I disagree that all firms will have similar fees. They may have similar payouts and it amy look similar on the surface but it is the nickle and dimes that will get you. The average BD will payout 90% (maybe 80 to you and the remaining 10 to an OSJ or home office supervisor). A 10 % gross margin barely makes a penny for the BD. They make there real money by marking up ticket charges, E&O, tech, conference dollars from reps and sponsors, marketing dollars (hence the preferred provder list), margin and money market rev share with the clearing firm, proprietary products and the lsit goes on. If you are mostly fee based they may mark up a platform fee. If you charge a 1% fee and the paltform fee is 30 bps with no ticket charges then you may get 90% of 70% or net 63%. With a 20bps platform fee you net 72%. That is a big difference! Also do they calculate your payout before or after ticket charges are deducted? That is another game that is played. On the surface it may look the same but they can get another 5% out of you. I know this because I used to make the rules to this game at a BD. Fair is E&O at 150-175/month, ticket charges 10-15mf, 20-25 all else, basic tech(no real time) 25/month. Everything else should be a la carte. Some may throw in freebies such as Forefield or laserapp or basic FP software. I personally dont like big indys because they are like a wirehouse. i would look at some smaller BDs just to make sure its the right move. At 190 you will be just another #.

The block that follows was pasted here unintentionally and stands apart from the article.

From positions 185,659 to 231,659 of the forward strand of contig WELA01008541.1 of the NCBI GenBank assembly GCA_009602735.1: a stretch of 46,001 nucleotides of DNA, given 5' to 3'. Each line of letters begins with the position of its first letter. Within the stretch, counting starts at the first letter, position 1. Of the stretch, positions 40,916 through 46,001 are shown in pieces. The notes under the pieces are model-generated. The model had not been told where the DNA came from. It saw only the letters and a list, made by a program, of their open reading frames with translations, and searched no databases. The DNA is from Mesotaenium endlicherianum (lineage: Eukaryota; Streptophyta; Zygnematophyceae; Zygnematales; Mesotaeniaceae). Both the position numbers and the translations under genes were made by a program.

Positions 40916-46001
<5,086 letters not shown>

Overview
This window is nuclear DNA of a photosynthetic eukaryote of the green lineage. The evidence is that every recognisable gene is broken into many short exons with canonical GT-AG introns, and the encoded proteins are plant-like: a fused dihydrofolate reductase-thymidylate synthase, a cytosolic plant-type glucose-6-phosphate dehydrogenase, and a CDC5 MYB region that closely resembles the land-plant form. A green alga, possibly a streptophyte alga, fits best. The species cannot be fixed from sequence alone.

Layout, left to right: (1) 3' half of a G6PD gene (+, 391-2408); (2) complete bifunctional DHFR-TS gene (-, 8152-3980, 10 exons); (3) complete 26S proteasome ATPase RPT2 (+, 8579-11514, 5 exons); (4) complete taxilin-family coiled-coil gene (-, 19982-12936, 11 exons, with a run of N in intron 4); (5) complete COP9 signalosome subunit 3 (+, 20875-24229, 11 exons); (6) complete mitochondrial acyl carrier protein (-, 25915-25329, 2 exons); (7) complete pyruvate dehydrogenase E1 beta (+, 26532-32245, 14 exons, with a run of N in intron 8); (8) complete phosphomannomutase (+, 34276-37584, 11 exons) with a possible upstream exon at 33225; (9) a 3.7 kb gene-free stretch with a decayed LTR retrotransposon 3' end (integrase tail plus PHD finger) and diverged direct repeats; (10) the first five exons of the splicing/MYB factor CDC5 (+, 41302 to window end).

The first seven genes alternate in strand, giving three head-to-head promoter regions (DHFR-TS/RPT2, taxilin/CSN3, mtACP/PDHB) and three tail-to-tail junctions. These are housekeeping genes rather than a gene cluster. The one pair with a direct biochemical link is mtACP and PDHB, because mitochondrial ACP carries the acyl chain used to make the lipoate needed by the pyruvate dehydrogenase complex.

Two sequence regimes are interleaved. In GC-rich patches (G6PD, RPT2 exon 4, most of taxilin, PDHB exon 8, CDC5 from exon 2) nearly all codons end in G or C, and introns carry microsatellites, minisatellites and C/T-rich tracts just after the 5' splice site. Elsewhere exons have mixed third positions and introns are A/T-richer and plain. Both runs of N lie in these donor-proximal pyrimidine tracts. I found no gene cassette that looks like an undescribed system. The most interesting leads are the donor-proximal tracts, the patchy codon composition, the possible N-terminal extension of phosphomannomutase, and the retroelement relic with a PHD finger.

What type of fee program do you run? Wrapped funds, discretionary trading, Seperate Accounts? That will make a big difference..
Cobia is right. Each indy b/d has its own markups, just know what they are and what you will use..
Some b/ds now have a fixed monthly fee instead of payout%.
Again explain a little more about your assets in fee program.. can give you a little more guidance.
I agree 100% with Cobia. I tend to favor small B/Ds in general, but especially at your production level. The larger B/Ds have more overhead and have to charge higher fees or haircut your payout b/c you don't have your 24. I just encourage you to do your homework on the charges b/c there are a lot of good smaller B/Ds out there that have platforms that are as good, if not better, than wirehouses and larger Indy firms. Remember, you are going independent, so unless you aren't going to do your homework and go to some place like Raymond James, your clients aren't going to recognize the name of your BD anyway. I just had a conference call with Mark Elzweig & Co, which is one of the best recruiting firms in the industry, and they are seeing FAs bringing about 90% of their book regardless of where the FA lands.